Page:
Finding Reliable Canning Advice
Local farmers’ markets are now showcasing fresh, summer produce which means that canning season is here! For many of us, putting up seasonal produce harkens back to watching Grandma in the kitchen with a steaming canner and rows of quart jars cooling on a towel. If you remember fondly Grandma’s pickles, Aunt Barbara’s stewed tomatoes or a neighbor’s salsa, you might be tempted to dig out their old recipe or head to the internet to find a similar recipe. Sometimes these recipes work well, but other times the results can be dangerous, or even deadly. Do you know enough about high elevation food preservation to tell a good canning recipe from a bad one?
Update your Canning Techniques
Unfortunately, many canning methods from Grandma’s day have been proven to be unsafe and should be avoided. The mistaken belief that a jar was canned properly if the lid sealed was prominent in canning books 30 years ago, and can still be found on the internet. We now know that the internal temperature of each jar must reach a critical temperature for a specific amount of time to kill harmful pathogens. Old-style recipes that instructed people to fill jars with hot ingredients and simply turn jars over to create a sealed lid, are not recommended. Inverting jars, heating jars in the oven and even “processing” canned items in a dishwasher will not get the contents of the jar to a safe temperature for long-term storage. And old techniques like sealing jars with paraffin wax have been discredited for years because of the molds and pathogens that can grow under the surface of the wax.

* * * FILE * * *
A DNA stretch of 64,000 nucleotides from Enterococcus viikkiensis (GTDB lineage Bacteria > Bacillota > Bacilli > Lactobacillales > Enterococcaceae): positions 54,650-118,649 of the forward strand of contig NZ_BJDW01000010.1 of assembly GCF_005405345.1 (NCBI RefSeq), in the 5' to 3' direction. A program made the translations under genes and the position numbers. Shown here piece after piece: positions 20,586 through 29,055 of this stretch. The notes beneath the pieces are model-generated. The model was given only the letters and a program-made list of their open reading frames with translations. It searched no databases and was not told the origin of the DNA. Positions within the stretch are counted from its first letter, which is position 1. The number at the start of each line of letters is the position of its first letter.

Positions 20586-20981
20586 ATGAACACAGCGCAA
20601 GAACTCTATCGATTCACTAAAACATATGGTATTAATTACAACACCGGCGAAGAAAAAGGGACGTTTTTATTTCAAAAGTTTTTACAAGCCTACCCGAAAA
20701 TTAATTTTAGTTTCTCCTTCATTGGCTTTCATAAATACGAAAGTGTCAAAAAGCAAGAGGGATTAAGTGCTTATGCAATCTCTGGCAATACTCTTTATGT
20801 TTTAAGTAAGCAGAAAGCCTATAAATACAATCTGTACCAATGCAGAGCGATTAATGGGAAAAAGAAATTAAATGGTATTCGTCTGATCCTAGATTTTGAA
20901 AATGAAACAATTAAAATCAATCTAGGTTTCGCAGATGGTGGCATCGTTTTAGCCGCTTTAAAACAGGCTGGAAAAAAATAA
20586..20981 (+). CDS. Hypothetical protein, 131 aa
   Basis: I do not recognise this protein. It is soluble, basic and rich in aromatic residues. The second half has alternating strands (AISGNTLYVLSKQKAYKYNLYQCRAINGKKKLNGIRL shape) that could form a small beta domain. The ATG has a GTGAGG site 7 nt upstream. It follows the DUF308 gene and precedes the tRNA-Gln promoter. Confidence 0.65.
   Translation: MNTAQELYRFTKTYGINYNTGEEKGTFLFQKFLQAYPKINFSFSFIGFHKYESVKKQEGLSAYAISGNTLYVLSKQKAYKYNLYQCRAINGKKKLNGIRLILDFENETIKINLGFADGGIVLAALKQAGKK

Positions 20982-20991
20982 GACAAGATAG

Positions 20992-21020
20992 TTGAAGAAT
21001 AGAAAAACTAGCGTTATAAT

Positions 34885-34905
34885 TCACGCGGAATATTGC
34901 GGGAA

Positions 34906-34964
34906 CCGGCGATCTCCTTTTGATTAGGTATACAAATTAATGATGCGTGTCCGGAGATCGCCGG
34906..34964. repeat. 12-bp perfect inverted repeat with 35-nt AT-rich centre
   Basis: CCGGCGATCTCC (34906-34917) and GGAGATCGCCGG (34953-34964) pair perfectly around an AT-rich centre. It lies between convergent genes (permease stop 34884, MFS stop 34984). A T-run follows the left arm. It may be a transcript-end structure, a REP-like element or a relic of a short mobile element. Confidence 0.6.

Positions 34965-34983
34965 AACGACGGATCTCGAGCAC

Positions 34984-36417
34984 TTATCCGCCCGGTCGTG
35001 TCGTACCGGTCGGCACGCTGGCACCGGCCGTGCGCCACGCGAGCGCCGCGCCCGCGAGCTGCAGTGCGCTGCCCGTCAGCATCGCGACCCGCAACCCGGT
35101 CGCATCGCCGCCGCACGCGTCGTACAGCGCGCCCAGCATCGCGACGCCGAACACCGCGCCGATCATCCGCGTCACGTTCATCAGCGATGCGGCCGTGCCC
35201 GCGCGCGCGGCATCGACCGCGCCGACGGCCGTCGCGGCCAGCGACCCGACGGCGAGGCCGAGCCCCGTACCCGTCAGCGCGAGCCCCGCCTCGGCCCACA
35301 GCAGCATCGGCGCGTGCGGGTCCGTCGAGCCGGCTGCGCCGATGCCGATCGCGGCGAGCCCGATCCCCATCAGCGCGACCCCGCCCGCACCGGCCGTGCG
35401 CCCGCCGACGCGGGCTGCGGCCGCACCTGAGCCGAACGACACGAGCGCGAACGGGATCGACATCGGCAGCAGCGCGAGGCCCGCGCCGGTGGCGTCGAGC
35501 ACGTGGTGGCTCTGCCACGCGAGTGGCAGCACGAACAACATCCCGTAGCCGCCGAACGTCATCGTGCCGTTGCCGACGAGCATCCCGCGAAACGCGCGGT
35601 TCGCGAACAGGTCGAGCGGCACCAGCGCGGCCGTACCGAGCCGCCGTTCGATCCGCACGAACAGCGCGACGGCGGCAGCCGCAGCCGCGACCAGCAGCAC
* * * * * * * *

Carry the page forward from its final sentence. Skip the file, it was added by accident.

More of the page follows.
Canning equipment has also improved in recent years. Newer pressure canners are larger and have safety features to improve the experience. When buying a pressure canner, whether at the store or your neighborhood garage sale, make sure it has the newer safety valve feature. Look to see if the canner will accommodate 4 quart jars, which assures that there will be enough space for hot steam to properly heat the jars. Contact your local CSU Extension office to annually test the dial gauge on your canner for accuracy.
Use Tested Recipes
Lastly, be cautious using canning recipes found on the internet or passed down through the family. Only use canning recipes from trusted sources that have been properly tested for safety and that provide adjustments needed for high altitude/elevation. Reliable sources include the National Center for Home Food Preservation, the Ball Blue Book, or CSU Extension, which have tested their recipes dozens of times to measure heat penetration and to test for microbes in different stages of the canning process. And fear not–there are plenty of well-tested recipes available that would be comparable to most old family favorites!
Call or visit your nearest CSU Extension office for assistance with home food preservation questions–our experienced Agents and Master Food Safety Advisors are available to help make home food preservation a safe and enjoyable endeavor!